College warned off push to make trainees work long hours
Suggestions that surgical trainees work extra hours without overtime to accumulate necessary clinical experience have been firmly rebuffed by hospital doctors.
The Australian Salaried Medical Officers’ Federation (ASMOF) has issued a stern warning to the Royal Australasian College of Surgeons (RACS) that proposals to remove award protection for surgical trainees and make them work extended hours would be fiercely resisted by its members.
Earlier this year the RACS raised concerns that existing industrial arrangements were preventing surgical trainees from accumulating clinical experience the College deemed necessary, and suggested that they be ‘carved out’ of industrial agreements so they could work extended hours without overtime pay.
The RACS subsequently indicated it had dropped the idea when it was met with vigorous objections from the AMA.
But ASMOF President Dr Tony Sara has raised concerns that, despite this assurance, College officials in Queensland are continuing to pursue the proposal in discussions with Queensland Health ahead of the negotiation of a collective agreement for junior medical officers in the State, and that College staff have made similar approaches to Western Australian health authorities.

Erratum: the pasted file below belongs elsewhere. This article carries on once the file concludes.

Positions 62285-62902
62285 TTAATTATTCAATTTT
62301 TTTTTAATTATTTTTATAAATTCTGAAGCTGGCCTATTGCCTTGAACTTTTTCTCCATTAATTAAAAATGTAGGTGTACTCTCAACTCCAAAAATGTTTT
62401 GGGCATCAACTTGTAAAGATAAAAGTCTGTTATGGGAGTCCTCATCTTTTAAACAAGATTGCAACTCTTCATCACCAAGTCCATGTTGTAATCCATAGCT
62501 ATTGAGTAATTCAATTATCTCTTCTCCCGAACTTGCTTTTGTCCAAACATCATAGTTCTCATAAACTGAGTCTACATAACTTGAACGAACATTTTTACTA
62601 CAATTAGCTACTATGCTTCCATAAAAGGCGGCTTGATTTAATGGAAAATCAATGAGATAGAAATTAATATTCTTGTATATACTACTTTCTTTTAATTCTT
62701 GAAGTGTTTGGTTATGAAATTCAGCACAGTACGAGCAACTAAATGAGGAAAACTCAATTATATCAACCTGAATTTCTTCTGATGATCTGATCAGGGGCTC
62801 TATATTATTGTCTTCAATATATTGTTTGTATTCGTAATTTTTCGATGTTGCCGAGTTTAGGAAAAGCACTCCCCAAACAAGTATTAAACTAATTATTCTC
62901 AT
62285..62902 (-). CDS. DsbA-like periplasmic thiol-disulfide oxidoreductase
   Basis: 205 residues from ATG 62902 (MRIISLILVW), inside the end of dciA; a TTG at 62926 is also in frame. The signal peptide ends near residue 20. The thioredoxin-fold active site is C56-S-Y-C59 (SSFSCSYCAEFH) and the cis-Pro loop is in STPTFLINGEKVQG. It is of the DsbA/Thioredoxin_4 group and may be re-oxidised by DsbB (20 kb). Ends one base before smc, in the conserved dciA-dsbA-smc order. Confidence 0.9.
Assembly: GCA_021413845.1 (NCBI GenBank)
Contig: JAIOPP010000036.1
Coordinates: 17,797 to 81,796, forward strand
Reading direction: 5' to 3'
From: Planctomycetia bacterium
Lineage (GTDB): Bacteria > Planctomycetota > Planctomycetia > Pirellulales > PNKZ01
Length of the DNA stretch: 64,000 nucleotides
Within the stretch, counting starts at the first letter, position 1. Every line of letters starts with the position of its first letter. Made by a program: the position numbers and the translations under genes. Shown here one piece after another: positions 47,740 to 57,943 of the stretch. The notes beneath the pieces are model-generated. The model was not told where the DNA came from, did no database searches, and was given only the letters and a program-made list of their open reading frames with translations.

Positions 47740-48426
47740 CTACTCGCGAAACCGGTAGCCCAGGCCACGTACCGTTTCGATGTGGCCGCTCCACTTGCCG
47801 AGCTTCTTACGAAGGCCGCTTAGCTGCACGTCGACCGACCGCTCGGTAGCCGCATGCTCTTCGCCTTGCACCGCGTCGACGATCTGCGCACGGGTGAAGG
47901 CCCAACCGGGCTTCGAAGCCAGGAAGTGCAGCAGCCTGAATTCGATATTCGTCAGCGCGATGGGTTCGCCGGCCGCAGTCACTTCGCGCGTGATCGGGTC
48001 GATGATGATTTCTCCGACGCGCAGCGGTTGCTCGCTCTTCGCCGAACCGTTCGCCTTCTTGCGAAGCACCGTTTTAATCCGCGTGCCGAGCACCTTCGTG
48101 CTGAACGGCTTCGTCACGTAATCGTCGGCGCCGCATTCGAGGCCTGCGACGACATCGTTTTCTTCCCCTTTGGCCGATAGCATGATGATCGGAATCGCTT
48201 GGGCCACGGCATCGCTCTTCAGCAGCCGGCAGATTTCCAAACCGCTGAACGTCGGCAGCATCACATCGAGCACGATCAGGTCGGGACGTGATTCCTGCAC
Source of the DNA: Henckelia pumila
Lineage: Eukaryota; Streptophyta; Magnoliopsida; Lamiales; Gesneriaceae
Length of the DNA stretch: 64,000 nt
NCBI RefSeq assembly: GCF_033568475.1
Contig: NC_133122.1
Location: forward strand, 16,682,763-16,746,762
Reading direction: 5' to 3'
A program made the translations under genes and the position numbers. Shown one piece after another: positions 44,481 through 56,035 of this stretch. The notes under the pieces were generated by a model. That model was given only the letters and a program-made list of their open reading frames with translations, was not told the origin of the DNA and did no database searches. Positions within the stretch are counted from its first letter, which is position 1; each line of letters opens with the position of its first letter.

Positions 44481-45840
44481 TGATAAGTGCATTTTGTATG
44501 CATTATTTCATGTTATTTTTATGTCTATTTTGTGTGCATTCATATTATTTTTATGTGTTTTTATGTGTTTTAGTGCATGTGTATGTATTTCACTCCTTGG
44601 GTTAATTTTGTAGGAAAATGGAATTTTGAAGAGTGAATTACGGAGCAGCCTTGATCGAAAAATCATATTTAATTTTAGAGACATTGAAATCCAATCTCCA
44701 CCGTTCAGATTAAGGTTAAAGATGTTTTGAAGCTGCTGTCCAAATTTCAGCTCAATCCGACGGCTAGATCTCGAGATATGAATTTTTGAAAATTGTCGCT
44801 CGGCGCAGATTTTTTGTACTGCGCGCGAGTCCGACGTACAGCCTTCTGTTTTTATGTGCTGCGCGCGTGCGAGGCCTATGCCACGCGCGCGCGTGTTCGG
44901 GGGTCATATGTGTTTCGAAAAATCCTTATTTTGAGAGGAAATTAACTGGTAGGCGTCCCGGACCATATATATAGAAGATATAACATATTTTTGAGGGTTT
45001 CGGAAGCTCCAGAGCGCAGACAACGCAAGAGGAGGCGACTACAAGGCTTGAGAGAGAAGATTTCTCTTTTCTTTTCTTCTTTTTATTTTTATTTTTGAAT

“ASMOF does not perceive that it is in the interests of patients, its members, or of the profession, that the proposal proceeds,” Dr Sara said in a letter to RACS President Professor Michael Grigg last month. “Similarly, ASMOF is firmly of the view that the overwhelming majority of doctors in training would not support it either.”
Dr Sara said his organisation objected to the idea both on safety and equity grounds.
“ASMOF bases its objections…on the increased patient risk arising from fatigue and the increased risk for harm to medical practitioners working unsafe hours, including a reduced ability to learn when fatigued,” he wrote.
He said ASMOF would resist “any move to establish payment for work performed outside of established industrial penalty rates, both from the perspective of equity with other employees, and from the realistic risk of employers imposing excessive, and thus unrealistic, workloads through inadequate staffing levels”.